Growing up, my dad regularly made stir-fry using bags of frozen stir-fry vegetables, whatever meat seemed like a good idea, and little else. As a result, I never really liked stir-fry. After moving out on my own, I attempted my own stir-fries, with fresh vegetables and complicated concoctions of soy sauce and citrus juice and sesame seeds and whatever else seemed like a good idea. I still did not like stir-fry.
It turns out I actually never really knew what I was doing.
Recently, I have returned to stir-fry thanks to The Supper of the Lamb, by Robert Farrar Capon (which I reviewed here). Capon explains that the joy of the stir-fry is in simplicity and speed. A hot skillet or wok, just a few vegetables, a little meat and a little sauce is all that’s needed.
It turns out I actually do like stir-fry, as long as I don’t mess it up.
Since reading Capon’s book, I have made stir-fry a regular part of our family diet. This is the best one I’ve made. The secret is in the sauce. Recipe follows.
1 lb. beef, cut into bite-size pieces
2 large crowns of broccoli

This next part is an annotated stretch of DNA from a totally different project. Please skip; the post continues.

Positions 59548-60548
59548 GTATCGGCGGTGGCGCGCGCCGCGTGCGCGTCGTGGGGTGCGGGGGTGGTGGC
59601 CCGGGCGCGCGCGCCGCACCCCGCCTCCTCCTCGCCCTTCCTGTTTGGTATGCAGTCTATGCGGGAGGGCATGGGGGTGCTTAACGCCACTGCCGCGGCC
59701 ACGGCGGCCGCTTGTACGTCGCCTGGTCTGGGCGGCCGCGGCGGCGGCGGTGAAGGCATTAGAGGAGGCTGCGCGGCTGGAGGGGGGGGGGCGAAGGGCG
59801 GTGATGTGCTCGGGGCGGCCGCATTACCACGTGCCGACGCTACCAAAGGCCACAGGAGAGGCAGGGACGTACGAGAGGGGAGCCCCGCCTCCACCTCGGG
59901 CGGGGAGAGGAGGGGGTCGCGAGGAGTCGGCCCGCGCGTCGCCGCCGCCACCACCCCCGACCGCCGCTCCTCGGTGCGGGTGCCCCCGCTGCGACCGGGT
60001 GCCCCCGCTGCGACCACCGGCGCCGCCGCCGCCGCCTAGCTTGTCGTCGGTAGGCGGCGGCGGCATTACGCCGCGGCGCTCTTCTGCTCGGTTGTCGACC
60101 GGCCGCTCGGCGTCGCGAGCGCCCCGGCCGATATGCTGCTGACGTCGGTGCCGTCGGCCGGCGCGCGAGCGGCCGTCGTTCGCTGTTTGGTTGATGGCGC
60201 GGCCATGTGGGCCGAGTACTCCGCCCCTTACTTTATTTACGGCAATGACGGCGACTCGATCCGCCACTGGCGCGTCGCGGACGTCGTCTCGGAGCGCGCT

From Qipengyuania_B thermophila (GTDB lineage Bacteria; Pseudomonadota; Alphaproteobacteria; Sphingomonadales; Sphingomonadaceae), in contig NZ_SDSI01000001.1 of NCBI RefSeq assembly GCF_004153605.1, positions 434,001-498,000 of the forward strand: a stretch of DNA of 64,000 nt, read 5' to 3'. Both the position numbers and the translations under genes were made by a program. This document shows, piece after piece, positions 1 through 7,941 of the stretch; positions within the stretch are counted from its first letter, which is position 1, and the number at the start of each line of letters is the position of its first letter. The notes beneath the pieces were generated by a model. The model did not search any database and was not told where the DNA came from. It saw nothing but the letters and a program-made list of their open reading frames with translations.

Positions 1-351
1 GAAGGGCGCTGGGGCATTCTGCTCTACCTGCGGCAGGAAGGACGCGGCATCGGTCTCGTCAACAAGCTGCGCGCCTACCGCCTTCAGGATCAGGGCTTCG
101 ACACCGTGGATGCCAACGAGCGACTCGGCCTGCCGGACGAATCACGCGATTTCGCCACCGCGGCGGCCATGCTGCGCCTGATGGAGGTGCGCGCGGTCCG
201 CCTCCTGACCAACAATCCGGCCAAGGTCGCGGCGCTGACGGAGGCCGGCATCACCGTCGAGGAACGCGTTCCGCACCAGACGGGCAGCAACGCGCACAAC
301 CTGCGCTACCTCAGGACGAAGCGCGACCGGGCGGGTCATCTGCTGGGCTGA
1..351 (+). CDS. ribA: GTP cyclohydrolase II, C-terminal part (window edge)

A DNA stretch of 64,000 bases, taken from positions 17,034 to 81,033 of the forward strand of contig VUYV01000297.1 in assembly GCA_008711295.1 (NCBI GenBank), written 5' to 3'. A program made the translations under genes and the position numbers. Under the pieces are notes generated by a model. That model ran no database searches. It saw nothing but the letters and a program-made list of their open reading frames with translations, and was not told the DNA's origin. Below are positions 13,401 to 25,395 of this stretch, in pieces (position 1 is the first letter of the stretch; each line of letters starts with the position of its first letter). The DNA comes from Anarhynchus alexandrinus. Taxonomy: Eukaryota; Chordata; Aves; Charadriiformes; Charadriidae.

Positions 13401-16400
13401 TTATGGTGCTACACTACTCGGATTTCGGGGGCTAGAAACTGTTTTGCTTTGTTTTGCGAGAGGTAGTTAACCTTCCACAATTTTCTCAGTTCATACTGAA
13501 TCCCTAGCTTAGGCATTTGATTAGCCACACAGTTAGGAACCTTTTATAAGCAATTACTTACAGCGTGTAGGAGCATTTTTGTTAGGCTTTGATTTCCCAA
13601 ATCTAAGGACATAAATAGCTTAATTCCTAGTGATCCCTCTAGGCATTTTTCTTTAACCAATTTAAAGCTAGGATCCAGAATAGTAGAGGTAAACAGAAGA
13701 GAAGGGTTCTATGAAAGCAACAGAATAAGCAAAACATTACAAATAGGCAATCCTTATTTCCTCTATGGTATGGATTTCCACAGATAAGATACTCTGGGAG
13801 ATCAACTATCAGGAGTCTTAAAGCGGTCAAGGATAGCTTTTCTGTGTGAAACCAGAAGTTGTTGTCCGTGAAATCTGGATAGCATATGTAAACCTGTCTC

1 lb. shiitake mushrooms
1 large onion
8-10 cloves of garlic
1 medium size piece of ginger root
1/3 cup soy sauce
1/3 cup honey
2 tbsp. hoisin sauce
For sauce: Dice garlic. Peel ginger, and slice it thin and small. (Alternatively, grate it.) Sauté garlic and ginger in olive oil until fragrant; add soy sauce, honey and hoisin sauce. Simmer for five minutes or so. Set aside.
Chop broccoli and mushrooms into bite size pieces. Slice onion into thin slices. Set to the side.
Heat large cast iron skillet or wok over high heat until it smokes slightly. Add some cooking oil, then quickly add in the beef. Cook until all pieces are brown; drain and set aside.
Return the skillet/wok to the heat and bring it to smoking again. Add more cooking oil, then the vegetables. Cook, stirring regularly, until onions become translucent. Add cooked beef back to the skillet/wok, pour in sauce, and mix thoroughly, until sauce starts to bubble. Turn off heat and serve over brown rice.
Isn’t that a lot of garlic?
Yes. That’s the point. The sauce is the only flavoring this dish will get; make it strong. Lots of garlic, lots of ginger. Taste the sauce before using it; add more honey or soy sauce to suit your tastes.
Can the sauce be made ahead of time?
Of course. I don’t see a reason it couldn’t sit in the fridge a few days.
What cut of beef?
Whatever cut of beef you would typically get for stewing or fajitas is what I recommend. You could get a roast and cut it up yourself, though often grocery stores have pre-cut beef available.
Can frozen broccoli be used?
Sure. Get pre-cut, frozen broccoli florets; you don’t even have to thaw them before you cook them, though that will prolong the cooking (but not by much).
Is this healthy?